No, you cannot add someone who doesn’t live with you to your car insurance in most cases. College-aged students who aren’t living at home but still use their parents’ home as their permanent address are the biggest exception to this rule. But if your college-aged student has their own permanent address or registers the car in their own name, your child should get their own insurance.
In some cases, you may be able to add someone who doesn’t live with you to your auto insurance if they borrow your car regularly. For example, an elderly person might add a home healthcare worker to their policy because the aide frequently drives their car to help with regular errands.
Since car insurance follows the car, another driver borrowing your car should have the same coverage and limits as you would. But car insurance companies may deny the claim if they decide that driver should have been listed on your policy because they live with you or had regular access to the car. If you’re unsure whether you can add someone who doesn’t live with you to your policy, you should contact your insurance agent directly to confirm how they handle your unique situation.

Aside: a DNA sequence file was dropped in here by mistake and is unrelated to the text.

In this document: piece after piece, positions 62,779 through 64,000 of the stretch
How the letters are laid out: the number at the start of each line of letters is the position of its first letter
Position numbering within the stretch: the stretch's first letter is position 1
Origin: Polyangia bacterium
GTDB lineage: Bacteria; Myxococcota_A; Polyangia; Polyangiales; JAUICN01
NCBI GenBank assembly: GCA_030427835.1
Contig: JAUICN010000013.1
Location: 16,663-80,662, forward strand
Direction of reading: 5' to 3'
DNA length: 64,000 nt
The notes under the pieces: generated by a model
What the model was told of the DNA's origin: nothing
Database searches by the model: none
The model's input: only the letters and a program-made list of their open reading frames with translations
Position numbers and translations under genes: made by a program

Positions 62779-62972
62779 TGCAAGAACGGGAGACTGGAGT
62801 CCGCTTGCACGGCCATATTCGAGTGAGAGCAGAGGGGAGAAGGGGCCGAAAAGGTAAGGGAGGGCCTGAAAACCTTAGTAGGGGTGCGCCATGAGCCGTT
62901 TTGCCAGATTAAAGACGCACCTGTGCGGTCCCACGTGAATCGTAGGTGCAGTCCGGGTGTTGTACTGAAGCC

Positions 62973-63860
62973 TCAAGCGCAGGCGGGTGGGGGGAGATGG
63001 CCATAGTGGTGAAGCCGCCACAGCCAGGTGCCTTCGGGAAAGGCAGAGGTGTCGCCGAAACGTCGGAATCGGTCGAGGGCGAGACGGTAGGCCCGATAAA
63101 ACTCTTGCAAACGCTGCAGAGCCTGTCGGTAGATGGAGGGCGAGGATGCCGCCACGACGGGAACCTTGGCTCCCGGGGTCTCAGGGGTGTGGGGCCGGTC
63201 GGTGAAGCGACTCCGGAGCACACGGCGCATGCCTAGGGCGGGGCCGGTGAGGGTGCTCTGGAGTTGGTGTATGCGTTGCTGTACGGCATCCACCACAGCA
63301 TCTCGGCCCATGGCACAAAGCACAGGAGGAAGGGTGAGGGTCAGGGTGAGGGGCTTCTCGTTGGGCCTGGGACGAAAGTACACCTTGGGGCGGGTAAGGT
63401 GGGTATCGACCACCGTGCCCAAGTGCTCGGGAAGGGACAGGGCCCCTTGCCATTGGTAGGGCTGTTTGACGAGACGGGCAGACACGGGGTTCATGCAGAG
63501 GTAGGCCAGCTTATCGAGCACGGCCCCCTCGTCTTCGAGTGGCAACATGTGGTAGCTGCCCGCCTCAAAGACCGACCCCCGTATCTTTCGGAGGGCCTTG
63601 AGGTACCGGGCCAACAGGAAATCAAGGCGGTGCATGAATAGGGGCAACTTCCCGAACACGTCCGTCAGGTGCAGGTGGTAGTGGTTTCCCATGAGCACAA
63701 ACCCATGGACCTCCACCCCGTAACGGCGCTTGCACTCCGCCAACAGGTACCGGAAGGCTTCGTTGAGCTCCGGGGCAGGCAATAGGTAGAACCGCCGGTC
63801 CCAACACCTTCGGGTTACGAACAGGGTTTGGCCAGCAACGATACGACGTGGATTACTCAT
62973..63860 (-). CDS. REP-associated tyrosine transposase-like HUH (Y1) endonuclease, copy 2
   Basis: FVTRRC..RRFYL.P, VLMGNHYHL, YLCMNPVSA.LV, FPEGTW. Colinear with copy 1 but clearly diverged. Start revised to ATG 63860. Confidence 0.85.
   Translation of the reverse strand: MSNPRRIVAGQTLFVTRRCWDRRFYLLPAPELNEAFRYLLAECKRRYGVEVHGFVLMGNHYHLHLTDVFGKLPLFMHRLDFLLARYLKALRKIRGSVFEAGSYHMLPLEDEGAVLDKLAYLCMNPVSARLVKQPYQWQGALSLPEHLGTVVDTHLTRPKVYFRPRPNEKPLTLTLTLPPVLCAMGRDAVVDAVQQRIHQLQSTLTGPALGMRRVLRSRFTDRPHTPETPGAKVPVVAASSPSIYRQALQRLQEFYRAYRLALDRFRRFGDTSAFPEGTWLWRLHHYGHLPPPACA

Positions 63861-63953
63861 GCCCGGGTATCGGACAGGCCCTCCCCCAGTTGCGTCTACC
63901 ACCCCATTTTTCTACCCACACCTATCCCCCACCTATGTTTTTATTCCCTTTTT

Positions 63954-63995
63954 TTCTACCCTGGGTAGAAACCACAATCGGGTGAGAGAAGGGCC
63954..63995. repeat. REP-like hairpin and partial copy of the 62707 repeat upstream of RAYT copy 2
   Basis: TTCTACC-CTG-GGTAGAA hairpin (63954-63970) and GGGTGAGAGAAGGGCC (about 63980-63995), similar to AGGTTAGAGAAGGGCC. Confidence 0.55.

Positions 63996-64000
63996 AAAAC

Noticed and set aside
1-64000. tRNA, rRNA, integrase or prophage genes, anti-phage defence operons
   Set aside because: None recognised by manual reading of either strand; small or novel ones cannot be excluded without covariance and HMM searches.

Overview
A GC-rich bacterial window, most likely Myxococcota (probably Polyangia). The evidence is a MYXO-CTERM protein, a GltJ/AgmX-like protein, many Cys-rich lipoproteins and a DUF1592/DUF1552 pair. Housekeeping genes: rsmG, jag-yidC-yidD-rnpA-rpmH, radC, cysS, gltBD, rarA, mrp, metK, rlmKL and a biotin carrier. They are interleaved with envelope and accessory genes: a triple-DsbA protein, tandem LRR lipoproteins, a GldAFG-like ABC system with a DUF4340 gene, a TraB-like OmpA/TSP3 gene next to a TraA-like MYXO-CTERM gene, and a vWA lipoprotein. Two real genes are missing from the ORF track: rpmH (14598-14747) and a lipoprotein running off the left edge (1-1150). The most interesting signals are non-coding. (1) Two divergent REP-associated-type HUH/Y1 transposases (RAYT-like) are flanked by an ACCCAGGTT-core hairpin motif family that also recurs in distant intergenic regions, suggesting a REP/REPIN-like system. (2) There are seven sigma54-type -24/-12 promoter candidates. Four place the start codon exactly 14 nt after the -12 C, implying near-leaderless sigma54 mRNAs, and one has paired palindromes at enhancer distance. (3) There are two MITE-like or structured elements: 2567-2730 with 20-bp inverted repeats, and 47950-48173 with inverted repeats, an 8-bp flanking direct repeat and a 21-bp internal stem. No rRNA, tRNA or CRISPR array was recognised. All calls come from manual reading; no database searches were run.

Your car insurance and registration have to be under the same name in most cases. New York, North Carolina, and New Jersey are a few of the states with laws requiring that the name on a car’s insurance policy and registration match. But even though other states don’t have it written into law, insuring a car that is not registered in your name can still be difficult and make the claims process harder.
Adding a driver to a car insurance policy can cost as little as $0 extra, or it can add as much as 100%+ to your annual premium. The exact cost of adding a driver to an existing policy depends on the person you’re adding, whether you need to insure an additional vehicle, and which car insurance company covers you. The riskier the additional driver is to insurers, the more it will cost to add them...
Kids should get their own car insurance when they purchase and title their own car and no longer live at home. Although some insurance companies will let you add a vehicle not registered in your name to your policy, most will only allow cars titled in the name of the primary policyholder to be added.
If your child lives with you, it’s assumed they have regular access to your vehicle, and most insurers will...
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